Marine Mammal Unusual Mortality Events
Under the Marine Mammal Protection Act, an unusual mortality event (UME) is defined as "a stranding that is unexpected; involves a significant die-off of any marine mammal population; and demands immediate response." To understand the health of marine mammal populations, scientists study unusual mortality events.
Addressing Ocean Noise
Underwater noise threatens whale and dolphin populations, interrupting their normal behavior and driving them away from areas important to their survival. Increasing evidence suggests that exposure to intense underwater sound in some settings may cause some dolphins to strand and ultimately die. NOAA Fisheries is investigating all aspects of acoustic communication and hearing in marine animals, as well as the effects of sound on dolphin behavior and hearing. In 2016, we issued technical guidance for assessing the effects of anthropogenic (human-caused) sound on marine mammal hearing.
Risso’s dolphins are protected under the Marine Mammal Protection Act.
In 1999, the United States signed on as a Party to the Agreement on the International Dolphin Conservation Program. In addition to other requirements, the AIDCP mandates the establishment of an international tuna tracking program for tuna caught in the eastern tropical Pacific Ocean. The program helps minimize dolphin deaths during fishing for tuna destined for canning.
The International Dolphin Conservation Program Act (PDF, 19 pages) amended the MMPA to make the objectives and requirements of the AIDCP legally effective in the United States.
Key Actions and Documents
Incidental Take Authorization: Atlantic Shores Offshore Wind, LLC Marine Site Characterization Surveys off of New Jersey and New York
Incidental Take Authorization: Vineyard Wind LLC Marine Site Characterization Surveys off of Massachusetts, Rhode Island, Connecticut, and New York
- Issued IHA (pdf, 13 pages)
- IHA Application (pdf, 92 pages)
- Public Comments (pdf, 41 pages)
- References (pdf, 13 pages)
Incidental Take Authorization: Scripps Institute of Oceanography Low-Energy Geophysical Survey in the South Atlantic Ocean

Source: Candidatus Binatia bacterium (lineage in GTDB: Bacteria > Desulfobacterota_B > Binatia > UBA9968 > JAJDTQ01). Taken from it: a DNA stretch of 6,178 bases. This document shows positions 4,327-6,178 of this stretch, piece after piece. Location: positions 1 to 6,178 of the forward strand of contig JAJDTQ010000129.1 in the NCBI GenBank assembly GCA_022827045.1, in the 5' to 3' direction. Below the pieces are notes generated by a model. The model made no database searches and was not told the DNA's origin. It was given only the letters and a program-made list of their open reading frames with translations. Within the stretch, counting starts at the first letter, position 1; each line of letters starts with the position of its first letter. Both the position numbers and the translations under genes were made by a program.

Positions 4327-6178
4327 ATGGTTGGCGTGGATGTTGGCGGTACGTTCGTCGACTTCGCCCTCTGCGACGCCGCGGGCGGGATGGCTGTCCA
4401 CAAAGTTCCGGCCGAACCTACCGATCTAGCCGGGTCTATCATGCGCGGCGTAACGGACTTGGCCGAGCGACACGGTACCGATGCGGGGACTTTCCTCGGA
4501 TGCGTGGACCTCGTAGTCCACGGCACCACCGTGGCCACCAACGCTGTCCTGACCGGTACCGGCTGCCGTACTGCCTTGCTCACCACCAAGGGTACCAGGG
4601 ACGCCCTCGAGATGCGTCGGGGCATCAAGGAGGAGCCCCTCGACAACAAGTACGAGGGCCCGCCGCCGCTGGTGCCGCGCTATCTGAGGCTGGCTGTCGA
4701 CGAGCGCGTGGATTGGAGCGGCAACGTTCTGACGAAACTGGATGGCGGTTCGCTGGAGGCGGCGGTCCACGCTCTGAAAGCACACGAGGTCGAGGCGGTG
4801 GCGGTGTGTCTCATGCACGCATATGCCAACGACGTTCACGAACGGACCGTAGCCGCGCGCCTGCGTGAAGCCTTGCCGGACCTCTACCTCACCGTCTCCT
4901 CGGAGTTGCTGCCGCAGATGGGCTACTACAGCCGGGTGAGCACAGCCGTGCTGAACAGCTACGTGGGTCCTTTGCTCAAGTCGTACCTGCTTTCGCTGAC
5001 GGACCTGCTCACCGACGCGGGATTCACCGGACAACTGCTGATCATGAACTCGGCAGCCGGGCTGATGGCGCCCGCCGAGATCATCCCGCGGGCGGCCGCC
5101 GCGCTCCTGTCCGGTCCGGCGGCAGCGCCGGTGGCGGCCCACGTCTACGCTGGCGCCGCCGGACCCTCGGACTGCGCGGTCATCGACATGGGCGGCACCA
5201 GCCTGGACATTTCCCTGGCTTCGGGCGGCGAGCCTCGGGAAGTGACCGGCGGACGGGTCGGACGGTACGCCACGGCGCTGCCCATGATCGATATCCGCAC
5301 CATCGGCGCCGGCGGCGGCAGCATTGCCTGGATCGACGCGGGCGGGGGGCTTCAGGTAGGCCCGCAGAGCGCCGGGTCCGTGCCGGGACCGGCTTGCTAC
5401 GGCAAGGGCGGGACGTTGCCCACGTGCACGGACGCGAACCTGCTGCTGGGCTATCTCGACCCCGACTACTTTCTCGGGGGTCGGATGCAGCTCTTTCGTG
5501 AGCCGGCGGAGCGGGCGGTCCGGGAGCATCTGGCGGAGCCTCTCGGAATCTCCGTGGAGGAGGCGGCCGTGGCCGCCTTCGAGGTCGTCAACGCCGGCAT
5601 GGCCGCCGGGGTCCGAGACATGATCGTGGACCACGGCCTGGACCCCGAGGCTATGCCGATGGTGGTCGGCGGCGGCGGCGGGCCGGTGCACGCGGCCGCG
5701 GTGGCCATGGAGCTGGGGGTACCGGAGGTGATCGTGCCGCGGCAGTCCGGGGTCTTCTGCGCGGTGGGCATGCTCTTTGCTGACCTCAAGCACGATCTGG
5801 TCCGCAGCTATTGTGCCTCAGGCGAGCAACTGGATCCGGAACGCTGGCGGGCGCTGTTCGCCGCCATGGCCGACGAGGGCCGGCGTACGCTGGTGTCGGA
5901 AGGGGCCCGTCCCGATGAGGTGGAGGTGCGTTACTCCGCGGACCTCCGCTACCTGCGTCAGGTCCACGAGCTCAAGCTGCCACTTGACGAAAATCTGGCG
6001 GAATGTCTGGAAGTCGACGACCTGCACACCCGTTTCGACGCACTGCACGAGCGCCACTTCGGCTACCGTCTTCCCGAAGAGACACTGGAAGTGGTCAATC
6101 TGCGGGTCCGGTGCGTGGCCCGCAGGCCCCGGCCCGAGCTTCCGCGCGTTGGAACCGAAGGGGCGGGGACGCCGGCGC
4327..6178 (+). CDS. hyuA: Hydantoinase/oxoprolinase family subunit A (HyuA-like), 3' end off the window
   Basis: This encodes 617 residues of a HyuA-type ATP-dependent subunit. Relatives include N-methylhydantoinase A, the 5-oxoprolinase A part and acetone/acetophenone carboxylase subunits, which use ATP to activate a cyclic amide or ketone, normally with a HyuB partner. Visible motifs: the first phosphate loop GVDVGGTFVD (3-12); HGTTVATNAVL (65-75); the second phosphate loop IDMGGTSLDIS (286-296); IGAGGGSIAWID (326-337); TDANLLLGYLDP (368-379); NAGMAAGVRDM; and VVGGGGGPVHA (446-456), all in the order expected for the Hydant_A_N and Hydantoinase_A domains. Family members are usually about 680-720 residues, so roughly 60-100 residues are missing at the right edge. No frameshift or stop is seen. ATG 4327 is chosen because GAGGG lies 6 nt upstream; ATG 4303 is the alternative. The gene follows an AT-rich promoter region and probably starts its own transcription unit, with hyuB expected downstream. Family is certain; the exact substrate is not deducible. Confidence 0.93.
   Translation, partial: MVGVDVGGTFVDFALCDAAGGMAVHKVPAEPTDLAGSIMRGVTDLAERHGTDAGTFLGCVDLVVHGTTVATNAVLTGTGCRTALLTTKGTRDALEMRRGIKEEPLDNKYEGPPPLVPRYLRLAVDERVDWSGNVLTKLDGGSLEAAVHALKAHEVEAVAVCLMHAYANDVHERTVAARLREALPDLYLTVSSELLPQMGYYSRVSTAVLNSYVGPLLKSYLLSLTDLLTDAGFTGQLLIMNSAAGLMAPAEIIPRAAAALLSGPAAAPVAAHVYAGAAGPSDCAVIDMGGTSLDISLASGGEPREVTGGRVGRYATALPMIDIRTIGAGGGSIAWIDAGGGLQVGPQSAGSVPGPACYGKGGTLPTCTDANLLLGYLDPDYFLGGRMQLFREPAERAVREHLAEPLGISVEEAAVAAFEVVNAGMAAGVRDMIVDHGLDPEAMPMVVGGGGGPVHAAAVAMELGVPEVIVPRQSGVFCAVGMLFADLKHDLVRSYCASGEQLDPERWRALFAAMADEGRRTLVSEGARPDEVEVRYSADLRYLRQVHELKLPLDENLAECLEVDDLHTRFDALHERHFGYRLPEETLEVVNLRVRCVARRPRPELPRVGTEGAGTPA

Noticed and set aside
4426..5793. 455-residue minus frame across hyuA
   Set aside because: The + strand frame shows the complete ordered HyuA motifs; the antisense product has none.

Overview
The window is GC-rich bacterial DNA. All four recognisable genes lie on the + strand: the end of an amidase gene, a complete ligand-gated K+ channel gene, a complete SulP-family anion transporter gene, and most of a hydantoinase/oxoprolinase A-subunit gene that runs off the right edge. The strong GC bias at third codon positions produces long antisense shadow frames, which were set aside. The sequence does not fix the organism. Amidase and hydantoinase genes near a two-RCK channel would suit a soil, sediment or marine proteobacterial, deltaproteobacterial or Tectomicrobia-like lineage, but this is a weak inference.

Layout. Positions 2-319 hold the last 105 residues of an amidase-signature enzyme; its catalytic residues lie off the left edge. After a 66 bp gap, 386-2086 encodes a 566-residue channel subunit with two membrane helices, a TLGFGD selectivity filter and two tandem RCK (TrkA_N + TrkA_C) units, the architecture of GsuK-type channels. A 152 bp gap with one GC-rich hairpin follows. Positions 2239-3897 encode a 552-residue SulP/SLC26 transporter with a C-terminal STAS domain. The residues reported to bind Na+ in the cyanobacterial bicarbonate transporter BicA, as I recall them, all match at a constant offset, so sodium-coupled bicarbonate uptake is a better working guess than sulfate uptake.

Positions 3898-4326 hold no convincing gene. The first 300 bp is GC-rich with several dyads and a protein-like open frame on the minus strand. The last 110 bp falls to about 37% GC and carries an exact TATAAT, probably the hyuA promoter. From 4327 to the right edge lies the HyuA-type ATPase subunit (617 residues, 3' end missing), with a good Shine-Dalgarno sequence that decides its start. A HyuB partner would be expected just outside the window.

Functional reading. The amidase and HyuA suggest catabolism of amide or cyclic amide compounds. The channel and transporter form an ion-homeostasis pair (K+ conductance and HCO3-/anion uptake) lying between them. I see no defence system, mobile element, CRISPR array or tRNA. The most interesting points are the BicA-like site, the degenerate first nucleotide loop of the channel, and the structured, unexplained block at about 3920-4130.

- Issued IHA (pdf, 16 pages)
- IHA Application (pdf, 114 pages)
- References (pdf, 42 pages)
- Biological Opinion (pdf, 188 pages)
- Draft IHA (pdf, 15 pages)
Incidental Take Authorization: Skipjack Offshore Energy, LLC Marine Site Characterization Surveys off of Delaware and Maryland
- Issued IHA (pdf, 13 pages)
- IHA Application (pdf, 81 pages)
- Draft IHA (pdf, 10 pages)
- References (pdf, 15 pages)
NOAA Fisheries conducts various research activities on the biology, behavior, and ecology of Risso’s dolphins. The results of this research are used to inform management decisions for this species.
Determining the size of Risso’s dolphin populations helps resource managers determine the success of NOAA Fisheries’ conservation measures. Our scientists collect and present these data in annual stock assessment reports.
NOAA Fisheries conducts research cruises to collect information on dolphin stocks, such as habit preferences and feeding ecology. For example, NOAA Fisheries has used oceanic research vessels to perform surveys of Risso’s dolphin movements and distribution. Information from this research can be used in management actions to protect these animals.
Scientists have used small aircraft to observe and record Risso’s dolphin numbers and distribution. Under the Marine Mammal Protection Act, NOAA’s Southwest Fisheries Science Center conducts population estimates every 2 to 5 years to monitor the health, status, and trends of the population in its region. By comparing numbers collected over multiple years, scientists can spot trends, such as whether the population is increasing, decreasing, or remaining stable.
Recent Science Blogs
Injury Determinations for Marine Mammals Observed Interacting With Hawaii and American Samoa Longline Fisheries During 2015–2016
Marine mammal interactions (i.e., hookings and entanglements) with the Hawaii and American Samoa…